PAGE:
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Falling star: Luke Bryan's not only performer to tumble from stage (though he does it a lot)

FILE - In this May 1, 2014 file photo, Luke Bryan performs at the iHeartRadio Music Awards at the Shrine Auditorium in Los Angeles. When Eric Church first saw the video of Luke Bryan's nasty fall from a stage in Charlotte, N.C., on May 29, 2014, his first thought was to call his friend and make sure he was OK. While everybody could chuckle afterward, Bryan's fall looked potentially dangerous and underscores the real dangers involved with live performance. (Photo by Chris Pizzello/Invision/AP, file)

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FILE - In this May 1, 2014 file photo, Luke Bryan performs at the iHeartRadio Music Awards at the Shrine Auditorium in Los Angeles. When Eric Church first saw the video of Luke Bryan's nasty fall from a stage in Charlotte, N.C., on May 29, 2014, his first thought was to call his friend and make sure he was OK. While everybody could chuckle afterward, Bryan's fall looked potentially dangerous and underscores the real dangers involved with live performance. (Photo by Chris Pizzello/Invision/AP, file)

NASHVILLE, Tenn. - When Eric Church saw video of Luke Bryan's nasty fall from the stage last week, his first thought was to reach out to his friend and make sure he was OK.

While everybody could chuckle afterward — it was the talk of Nashville during the CMT Awards and CMA Music Fest — Bryan's fall onto the metal security stanchion underscored the dangers involved with live performances.

"Luke's lucky he didn't break his neck," Church said. "... It's pretty nasty, the way he went into it. When you first see it, you're like, 'Oh, no, he might be really hurt there.' But then he pops up."

Bryan has good-naturedly answered questions from reporters and taken jokes from friends with a smile since his fall May 29 in Charlotte, North Carolina. Jokers at CMT Awards rehearsals put caution tape and orange hazard cones near the edge of the stage, and he allowed himself to be wrapped in the yellow tape during the broadcast.

Bryan took some stitches in the fall and was a little gimpy manoeuvring around town this week. He's one of the country music's most energetic performers, though, and the fall didn't slow him down. He performed twice at the CMTs, springboarding through a trapdoor in the stage floor several feet in the air on one song and walking the length of the arena on the second.

"You know, it's a job hazard," Bryan said. "You go do 100, 130 shows a year — different stages, different nuances. We all gather around and say a little prayer before we go onstage that we stay safe. What's always scary is about how much stuff is hanging above your head. There's a lot of little things that can happen."

Country stars convening in Nashville this week all had a mishap to relay. Most were humorous in hindsight, and a little scary at the time.

Tyler Hubbard of Florida Georgia Line took a spill while performing with Bryan last year, "and kinda cut my hands up. But nothing too bad. It's more of an ego hurt than anything else, and I am sure that's how it was for Luke, too."

Kiefer and Shawna Thompson of Thompson Square also had a few mishaps while performing with Bryan.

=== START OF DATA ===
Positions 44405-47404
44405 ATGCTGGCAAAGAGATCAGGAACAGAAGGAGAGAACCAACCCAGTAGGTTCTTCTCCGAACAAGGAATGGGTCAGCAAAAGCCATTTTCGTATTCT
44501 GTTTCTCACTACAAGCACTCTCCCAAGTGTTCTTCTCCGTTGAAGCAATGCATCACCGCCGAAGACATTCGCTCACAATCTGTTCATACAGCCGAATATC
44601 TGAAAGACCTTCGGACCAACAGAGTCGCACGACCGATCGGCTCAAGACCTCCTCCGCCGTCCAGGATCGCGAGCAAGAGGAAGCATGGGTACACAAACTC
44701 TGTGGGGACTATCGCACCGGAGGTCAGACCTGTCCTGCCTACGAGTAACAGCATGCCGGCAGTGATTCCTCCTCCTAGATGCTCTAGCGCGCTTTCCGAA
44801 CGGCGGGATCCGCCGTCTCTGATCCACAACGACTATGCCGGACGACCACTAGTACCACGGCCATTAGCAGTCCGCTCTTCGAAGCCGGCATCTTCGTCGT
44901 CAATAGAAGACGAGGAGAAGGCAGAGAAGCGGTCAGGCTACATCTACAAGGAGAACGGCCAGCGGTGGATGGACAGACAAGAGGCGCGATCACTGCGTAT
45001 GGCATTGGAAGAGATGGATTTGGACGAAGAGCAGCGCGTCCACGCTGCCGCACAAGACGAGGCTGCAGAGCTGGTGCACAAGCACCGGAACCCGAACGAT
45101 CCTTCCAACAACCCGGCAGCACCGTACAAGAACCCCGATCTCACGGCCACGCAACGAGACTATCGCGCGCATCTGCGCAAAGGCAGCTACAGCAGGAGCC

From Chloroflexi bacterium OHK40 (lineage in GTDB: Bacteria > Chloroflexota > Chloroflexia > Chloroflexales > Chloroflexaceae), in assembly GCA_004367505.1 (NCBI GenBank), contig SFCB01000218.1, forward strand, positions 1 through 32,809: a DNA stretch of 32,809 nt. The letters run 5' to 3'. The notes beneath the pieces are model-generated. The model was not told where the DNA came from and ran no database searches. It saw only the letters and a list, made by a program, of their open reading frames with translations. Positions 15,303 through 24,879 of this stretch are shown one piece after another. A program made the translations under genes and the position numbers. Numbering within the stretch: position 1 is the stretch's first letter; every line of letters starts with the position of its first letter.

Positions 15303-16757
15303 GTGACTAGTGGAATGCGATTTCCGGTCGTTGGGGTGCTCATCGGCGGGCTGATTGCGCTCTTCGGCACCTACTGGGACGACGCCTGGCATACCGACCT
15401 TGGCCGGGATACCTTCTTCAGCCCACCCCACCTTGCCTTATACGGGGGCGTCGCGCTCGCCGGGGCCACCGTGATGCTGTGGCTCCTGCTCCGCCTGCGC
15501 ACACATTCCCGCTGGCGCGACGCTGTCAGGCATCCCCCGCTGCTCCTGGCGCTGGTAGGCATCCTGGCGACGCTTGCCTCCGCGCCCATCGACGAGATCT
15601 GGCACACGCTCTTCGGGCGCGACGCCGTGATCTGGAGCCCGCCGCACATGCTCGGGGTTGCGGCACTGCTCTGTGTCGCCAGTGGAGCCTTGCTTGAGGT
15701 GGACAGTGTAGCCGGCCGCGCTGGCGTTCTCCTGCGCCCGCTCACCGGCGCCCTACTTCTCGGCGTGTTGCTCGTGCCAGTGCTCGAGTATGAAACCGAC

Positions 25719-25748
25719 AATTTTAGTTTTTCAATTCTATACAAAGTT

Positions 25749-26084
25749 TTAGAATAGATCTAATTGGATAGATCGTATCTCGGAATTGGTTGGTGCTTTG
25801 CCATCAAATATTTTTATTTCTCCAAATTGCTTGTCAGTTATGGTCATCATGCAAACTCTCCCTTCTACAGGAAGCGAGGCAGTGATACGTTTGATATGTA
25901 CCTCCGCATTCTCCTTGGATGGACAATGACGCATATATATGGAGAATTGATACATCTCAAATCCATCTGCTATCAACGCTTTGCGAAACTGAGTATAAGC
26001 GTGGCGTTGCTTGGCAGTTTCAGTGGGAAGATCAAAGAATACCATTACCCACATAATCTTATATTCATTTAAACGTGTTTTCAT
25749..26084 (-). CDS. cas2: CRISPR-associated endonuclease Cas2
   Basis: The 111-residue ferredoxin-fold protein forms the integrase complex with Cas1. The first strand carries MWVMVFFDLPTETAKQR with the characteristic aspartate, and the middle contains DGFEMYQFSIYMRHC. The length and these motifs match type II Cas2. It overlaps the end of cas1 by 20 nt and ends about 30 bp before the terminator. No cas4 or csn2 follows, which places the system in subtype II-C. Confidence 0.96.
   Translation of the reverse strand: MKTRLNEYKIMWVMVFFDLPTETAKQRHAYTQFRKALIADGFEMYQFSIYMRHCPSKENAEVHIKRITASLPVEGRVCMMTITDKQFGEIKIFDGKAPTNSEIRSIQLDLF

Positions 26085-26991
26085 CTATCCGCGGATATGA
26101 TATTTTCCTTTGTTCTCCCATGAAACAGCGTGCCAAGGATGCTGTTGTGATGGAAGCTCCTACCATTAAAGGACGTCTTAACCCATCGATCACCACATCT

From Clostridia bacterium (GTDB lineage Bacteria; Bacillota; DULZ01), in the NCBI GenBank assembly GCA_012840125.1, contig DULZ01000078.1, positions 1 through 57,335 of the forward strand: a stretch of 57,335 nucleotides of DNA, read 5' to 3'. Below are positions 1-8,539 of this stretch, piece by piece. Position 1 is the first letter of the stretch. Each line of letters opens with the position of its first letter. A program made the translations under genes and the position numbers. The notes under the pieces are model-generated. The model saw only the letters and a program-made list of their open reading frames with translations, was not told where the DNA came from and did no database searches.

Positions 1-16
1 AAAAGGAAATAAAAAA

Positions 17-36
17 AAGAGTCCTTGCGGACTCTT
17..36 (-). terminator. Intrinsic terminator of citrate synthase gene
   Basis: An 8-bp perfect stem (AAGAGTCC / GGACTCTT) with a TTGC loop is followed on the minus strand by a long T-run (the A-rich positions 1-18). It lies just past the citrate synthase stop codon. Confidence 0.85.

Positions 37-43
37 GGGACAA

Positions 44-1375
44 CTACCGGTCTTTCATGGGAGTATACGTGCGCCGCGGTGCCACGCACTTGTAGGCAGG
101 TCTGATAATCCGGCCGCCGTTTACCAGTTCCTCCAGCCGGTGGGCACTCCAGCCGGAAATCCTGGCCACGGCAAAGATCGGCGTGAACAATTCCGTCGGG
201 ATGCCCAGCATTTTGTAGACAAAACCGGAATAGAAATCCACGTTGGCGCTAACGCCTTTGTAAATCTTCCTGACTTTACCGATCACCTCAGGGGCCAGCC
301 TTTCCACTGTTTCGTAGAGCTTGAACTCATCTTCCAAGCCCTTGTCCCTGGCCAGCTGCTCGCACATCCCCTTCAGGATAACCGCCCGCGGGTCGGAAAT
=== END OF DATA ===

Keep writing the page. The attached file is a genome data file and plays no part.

"I almost went over backwards on a monitor one night but I caught myself," Kiefer Thompson said. "Actually, that happened with Luke when we were coming back onstage, my boot caught the corner of the stage and I almost went over. Did the slow fall dance for about 20 yards, but I pulled up."

After listening to her husband, Shawna Thompson noticed a trend.

"Luke actually stepped on my foot one night when we were out performing with him," she said, "so there's something about Luke, I think."

"He's a little clumsy," Kiefer Thompson joked.

Carrie Underwood can stride around the stage in impossibly tall heels, but she learned you can't guard against a wardrobe malfunction when she wore a shirt tailored low in the back.

"And it was really long and flowy," Underwood said. "And I started stepping backward and I had on high-heel boots and I fell and just busted my butt. And it was two songs in. So for the rest of the show, I kept telling my bass player, 'I need a drink.' Because I was hurting really bad and I wanted to finish the show. But I had to go to the emergency room afterwards. Had to get one of the boot things to wear around for a while and I was on crutches."

Dave Haywood of Lady Antebellum recalled falling off the stage between two speakers. His hands were wrapped around his guitar, so he couldn't catch himself. After that, Haywood and fellow trio member Charles Kelley made sure the stage was well-marked when the group's third member, Hillary Scott, was pregnant.

"So we actually had little light-up things every couple of feet so you could tell," Kelley said. "Because after a song it goes pitch-black dark and it's like every man for himself trying to get back. We always run into each other."

Pitch-black conditions — and his trademark dark shades — led to Church's worst spill.

"The fall was bad enough that I ended up breaking the heel off my boot when I hit," Church said. "The first part was embarrassing and bad, but the second part, I had to finish the show with a heel missing. So you have an interesting walk the rest of the show."

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AP Writer Kristin M. Hall in Nashville contributed to this report.

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Follow AP Music Writer Chris Talbott: http://twitter.com/Chris_Talbott.

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